Oxford Comma

Oxford Comma is the final comma in the list of things mentioned in a sentence. In this statement,

I like computer science, maths, and programming.

The comma after the word maths and before the conjunction, and, is considered the Oxford comma. Other commonly used terms that refer to this style are the serial comma, a series comma, or a Harvard comma.

In my writing, before this essay, I had never added a comma on the final element of the conjunction. This topic piqued my interest, and I started doing research on this entity.

The term, Oxford comma, got its name from the Oxford University Press style guide. It was recommended by the Oxford style guide even when many British journals and publications were not recommending it. My first conscious encounter with it was during the diagnostic test. I was not able to correct the sentence by placing a serial comma. I had never considered a statement, with a list of items, wrong if it did not have a serial comma. We always try to infer the meaning from the context. But in fact, as will see shortly, it may not be possible at all times and the reason to include Oxford comma is to reduce ambiguity in the sentence.

The reason we do not notice the lack Oxford comma is, the Associated Press style guide, which many newspapers follow, does not require us to use Oxford comma, and thus, it is often left out. Let's notice an ambiguity when we lack the Oxford comma.

To my parents, Alicia and Steve Jobs.

There is an ambiguity about the writer's parentage here because Alicia and Steve Jobs can be read as in apposition to his parents, leading the reader to believe that writer claims Alicia and Steve Jobs are his parents. Whereas, placing the Oxford comma after Alicia will resolve the ambiguity.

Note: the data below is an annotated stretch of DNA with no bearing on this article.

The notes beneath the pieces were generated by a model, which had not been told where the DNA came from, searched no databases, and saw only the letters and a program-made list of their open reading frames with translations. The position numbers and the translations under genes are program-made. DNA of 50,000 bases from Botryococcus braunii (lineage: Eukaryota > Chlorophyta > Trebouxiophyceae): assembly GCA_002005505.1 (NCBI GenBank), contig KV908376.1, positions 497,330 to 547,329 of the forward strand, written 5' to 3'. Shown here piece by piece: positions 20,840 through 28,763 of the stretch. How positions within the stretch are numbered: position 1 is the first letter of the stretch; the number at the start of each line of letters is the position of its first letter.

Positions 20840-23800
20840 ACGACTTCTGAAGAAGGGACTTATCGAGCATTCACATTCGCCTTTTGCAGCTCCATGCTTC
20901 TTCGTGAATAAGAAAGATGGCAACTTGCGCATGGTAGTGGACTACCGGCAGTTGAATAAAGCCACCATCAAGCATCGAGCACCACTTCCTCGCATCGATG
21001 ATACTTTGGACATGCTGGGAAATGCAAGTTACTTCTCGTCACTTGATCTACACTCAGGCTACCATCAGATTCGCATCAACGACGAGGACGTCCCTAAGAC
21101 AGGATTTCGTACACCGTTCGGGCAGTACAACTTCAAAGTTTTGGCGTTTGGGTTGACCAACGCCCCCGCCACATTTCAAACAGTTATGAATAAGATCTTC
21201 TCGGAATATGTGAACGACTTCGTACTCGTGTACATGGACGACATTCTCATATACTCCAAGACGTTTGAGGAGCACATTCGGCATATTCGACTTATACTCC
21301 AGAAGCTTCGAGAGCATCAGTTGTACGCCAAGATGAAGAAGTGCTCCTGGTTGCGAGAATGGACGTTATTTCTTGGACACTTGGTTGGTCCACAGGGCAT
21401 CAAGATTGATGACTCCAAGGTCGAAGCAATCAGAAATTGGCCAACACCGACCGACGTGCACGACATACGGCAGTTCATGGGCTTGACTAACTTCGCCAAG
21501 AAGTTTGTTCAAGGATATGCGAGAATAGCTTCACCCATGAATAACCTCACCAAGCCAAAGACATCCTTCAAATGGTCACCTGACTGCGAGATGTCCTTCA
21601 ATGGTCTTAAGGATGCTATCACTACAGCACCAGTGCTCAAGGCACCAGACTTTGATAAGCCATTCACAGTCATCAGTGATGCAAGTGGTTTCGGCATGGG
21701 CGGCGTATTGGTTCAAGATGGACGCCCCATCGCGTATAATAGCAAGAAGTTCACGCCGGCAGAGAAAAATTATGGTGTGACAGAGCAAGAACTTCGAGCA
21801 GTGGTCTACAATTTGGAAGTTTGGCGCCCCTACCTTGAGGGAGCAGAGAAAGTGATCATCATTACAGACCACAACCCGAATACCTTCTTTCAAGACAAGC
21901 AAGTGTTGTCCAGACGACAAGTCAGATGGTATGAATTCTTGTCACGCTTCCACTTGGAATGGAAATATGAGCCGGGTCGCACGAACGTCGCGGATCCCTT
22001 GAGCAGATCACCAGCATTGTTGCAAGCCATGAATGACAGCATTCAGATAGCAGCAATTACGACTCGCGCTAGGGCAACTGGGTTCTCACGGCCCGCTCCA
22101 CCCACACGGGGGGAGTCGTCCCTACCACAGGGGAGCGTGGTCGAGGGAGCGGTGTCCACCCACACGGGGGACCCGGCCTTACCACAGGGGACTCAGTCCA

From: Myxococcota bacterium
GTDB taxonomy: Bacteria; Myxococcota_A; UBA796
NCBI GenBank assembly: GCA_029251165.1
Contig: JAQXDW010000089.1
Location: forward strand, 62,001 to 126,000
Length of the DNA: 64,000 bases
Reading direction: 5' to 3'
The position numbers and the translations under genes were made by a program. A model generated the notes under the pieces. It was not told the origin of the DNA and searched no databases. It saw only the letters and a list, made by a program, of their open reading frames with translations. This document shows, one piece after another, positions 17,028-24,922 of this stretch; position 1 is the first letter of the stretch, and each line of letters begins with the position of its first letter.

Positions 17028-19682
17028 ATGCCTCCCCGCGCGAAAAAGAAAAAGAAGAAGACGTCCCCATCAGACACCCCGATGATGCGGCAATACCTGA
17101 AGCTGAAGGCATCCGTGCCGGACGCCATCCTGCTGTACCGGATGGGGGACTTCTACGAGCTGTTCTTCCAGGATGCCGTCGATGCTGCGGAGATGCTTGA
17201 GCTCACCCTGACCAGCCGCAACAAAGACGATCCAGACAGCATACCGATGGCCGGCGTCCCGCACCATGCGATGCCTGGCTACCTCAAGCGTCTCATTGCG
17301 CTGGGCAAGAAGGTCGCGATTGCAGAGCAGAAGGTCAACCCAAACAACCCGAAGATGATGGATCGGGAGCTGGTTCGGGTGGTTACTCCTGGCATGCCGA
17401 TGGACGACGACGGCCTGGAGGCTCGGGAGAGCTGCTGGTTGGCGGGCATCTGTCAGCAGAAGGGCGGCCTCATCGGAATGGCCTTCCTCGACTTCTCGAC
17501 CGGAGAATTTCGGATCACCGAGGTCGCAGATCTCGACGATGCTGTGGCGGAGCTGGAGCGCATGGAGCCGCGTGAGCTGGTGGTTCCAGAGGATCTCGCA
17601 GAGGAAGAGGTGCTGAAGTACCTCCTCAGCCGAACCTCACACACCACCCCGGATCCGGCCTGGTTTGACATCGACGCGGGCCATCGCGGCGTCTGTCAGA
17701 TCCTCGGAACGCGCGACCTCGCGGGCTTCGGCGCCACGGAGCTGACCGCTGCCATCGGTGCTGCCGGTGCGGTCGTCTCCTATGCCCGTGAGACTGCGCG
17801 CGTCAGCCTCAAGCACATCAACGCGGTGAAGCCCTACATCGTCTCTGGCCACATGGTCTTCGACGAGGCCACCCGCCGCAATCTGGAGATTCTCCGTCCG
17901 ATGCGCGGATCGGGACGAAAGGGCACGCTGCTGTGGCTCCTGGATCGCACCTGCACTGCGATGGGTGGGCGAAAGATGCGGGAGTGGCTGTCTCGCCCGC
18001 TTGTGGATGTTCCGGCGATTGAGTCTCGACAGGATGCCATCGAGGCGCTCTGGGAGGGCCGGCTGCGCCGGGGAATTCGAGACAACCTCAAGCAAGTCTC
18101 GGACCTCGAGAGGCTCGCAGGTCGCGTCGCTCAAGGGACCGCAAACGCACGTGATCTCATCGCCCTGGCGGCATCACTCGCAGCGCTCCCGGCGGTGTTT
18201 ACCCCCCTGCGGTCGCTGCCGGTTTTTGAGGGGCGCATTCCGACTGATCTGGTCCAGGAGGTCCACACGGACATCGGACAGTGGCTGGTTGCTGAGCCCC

To my parents, Alicia, and Steve Jobs.

It articulates clearly that the writer is referring to 3 separate entities in his dedication. There are cases when inclusion of Oxford comma can make a sentence ambiguous too. For example, this statement:

To my father, Steve Jobs, and Alicia.

The serial comma after my father creates ambiguity about the writer's father because it uses punctuation identical to that utilized for an appositive phrase, suggesting that Steve Jobs is the writer's father. It is unclear whether there are three people (1. my father; 2. Steve jobs; and 3. Alicia) or it is only two (1. Steve Jobs and 2. Alicia. Steve Jobs is writer's father). The common way to disambiguate this sentence is to refer to each entity as a noun. For e.g.

To my father, to Steve Jobs, and Alicia.

Thus, the placement of the comma can significantly affect the meaning of the entire sentence. By appropriately choosing words and with always using Oxford comma, we can write less ambiguous phrases. Also, Oxford comma matches with the spoken cadence of sentences better.

If you need only one reference to remember this concept, then keep this picture in your mind.


One more thing.

Listen to "Weird Al" Yankovic - Word Crimes before you move beyond this page.


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